Suppose one wants to define a random infinite stream of numbers via the recursive definition "A random infinite stream consists of a first random number, followed by a remaining random infinite stream". Consider an attempt to implement this via the code:

from random import random random_stream = Stream(random(), lambda: random_stream)

What it is unsatisfactory about this? How can one fix it?

Recall that, in Python, an iterator is a kind of object that is generally used in for loops like so:

for item in sequence: # use item

Which is equivalent to the following loop:

iterator = iter(sequence) while True: try: item = next(iterator) except StopIteration: break # leave the loop # use item

An iterator is the object returned from the __iter__ method of a sequence you'd like to iterate over. An iterator implements the __next__ method which, each time it is called, either will return the next item in the sequence or will raise a StopIteration exception to indicate that it has no more values to return.

In Python, generators are often used as an alternative way to create a sequence of values. A generator is created by calling a function that uses the yield statement at one or more points to produce a value, instead of using the ordinary return statement. Each time the generator is invoked after having produced a value with yield, it will pick up from the line where it last left off, rather than starting over from the beginning. An example is the following function, which defines a generator producing the sequence of positive integers:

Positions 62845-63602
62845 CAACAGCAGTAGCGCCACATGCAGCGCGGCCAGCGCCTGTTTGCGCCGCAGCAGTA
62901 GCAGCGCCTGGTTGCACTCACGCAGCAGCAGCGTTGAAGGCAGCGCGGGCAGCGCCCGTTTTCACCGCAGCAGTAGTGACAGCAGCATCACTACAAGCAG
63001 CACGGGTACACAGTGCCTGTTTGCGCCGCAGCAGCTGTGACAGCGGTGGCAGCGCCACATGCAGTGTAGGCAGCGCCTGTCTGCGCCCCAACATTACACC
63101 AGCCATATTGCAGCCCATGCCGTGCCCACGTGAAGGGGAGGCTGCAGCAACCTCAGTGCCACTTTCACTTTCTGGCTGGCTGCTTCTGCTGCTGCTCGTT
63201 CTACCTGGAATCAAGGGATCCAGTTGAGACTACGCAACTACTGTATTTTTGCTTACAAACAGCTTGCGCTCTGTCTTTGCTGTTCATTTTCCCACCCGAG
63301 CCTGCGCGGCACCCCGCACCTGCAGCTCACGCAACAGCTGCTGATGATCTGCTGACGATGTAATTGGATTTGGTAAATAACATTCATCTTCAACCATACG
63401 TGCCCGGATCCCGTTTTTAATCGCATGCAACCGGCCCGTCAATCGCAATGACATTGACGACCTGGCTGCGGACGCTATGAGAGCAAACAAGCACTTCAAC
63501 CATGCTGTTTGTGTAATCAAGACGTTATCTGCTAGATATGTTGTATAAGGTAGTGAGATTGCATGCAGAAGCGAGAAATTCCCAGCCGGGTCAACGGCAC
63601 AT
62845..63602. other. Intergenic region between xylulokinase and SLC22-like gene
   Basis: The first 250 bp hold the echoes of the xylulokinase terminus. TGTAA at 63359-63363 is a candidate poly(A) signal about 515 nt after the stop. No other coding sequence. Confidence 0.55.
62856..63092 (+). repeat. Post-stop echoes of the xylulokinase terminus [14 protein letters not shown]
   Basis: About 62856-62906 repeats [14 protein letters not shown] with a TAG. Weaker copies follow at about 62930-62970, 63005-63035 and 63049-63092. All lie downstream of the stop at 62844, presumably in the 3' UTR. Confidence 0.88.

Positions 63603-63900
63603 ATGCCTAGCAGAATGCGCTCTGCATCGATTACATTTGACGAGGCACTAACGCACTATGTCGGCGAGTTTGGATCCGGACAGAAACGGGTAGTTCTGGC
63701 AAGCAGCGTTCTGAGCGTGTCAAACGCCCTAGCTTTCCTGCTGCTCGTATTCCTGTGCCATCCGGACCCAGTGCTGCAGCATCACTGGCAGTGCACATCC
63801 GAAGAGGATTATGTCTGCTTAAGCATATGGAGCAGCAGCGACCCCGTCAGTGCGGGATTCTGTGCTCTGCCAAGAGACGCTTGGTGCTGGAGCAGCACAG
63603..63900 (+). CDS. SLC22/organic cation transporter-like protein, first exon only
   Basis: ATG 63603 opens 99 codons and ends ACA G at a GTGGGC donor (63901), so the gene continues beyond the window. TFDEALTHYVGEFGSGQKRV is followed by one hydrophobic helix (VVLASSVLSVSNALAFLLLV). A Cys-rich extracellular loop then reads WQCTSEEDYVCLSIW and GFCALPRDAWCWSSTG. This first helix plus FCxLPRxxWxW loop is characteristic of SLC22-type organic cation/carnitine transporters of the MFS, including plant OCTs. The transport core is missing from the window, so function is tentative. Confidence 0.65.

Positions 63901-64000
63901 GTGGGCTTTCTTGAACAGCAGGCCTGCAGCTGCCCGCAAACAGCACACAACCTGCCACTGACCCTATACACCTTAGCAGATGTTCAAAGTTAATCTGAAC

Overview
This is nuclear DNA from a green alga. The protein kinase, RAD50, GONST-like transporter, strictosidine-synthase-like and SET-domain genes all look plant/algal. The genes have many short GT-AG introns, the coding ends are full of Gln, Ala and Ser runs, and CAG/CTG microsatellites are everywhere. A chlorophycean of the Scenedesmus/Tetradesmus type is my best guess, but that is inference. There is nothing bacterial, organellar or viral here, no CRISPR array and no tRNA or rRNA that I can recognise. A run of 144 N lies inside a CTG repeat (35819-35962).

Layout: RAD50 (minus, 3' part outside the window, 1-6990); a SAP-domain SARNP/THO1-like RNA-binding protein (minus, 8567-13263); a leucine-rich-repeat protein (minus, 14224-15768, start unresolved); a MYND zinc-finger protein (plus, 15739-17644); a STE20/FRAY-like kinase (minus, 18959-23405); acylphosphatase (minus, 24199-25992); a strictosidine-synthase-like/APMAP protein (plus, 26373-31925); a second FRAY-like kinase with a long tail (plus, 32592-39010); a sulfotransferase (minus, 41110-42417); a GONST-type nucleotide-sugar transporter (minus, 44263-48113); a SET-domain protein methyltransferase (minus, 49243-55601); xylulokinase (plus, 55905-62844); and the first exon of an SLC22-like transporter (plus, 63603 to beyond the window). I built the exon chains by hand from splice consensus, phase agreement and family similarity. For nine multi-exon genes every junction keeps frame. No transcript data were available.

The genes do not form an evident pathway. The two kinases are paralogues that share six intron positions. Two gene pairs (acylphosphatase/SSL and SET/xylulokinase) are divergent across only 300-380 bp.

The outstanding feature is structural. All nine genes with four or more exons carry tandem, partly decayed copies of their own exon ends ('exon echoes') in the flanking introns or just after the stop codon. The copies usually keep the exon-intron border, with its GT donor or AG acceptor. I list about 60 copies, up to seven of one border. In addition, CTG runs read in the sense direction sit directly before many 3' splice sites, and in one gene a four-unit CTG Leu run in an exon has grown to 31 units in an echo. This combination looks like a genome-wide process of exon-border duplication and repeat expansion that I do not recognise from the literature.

def integers(): x = 1 while True: yield x x += 1

The presence of the line yield x tells Python that this function describes a generator. Furthermore, whenever the interpreter reaches that line, it will produce x as a value and stop running the generator; the generator will later resume from that point in the code if/when called again to ask for another value.

To actually use a generator, we can call the function defining it in a for loop in the same position where we might otherwise have used a sequence:

>>> for i in integers(): ... print(i) ... 1 2 3 4 etc.

If we want a generator to finish producing values, we simply have the function exit. As an example we have the generator integers_to below:

def integers_to(n): current = 1 while current <= n: yield current current += 1 # The function stops here

Write a generator fib_yield which produces the elements of the Fibonacci sequence 1, 1, 2, 3, 5, 8, 13, ..., one by one, never stopping.

**[1]:** Hence my selection to write this lab. Laziness is my wheelhouse. -SR↩

**[2]:** My fun, not yours. -SR↩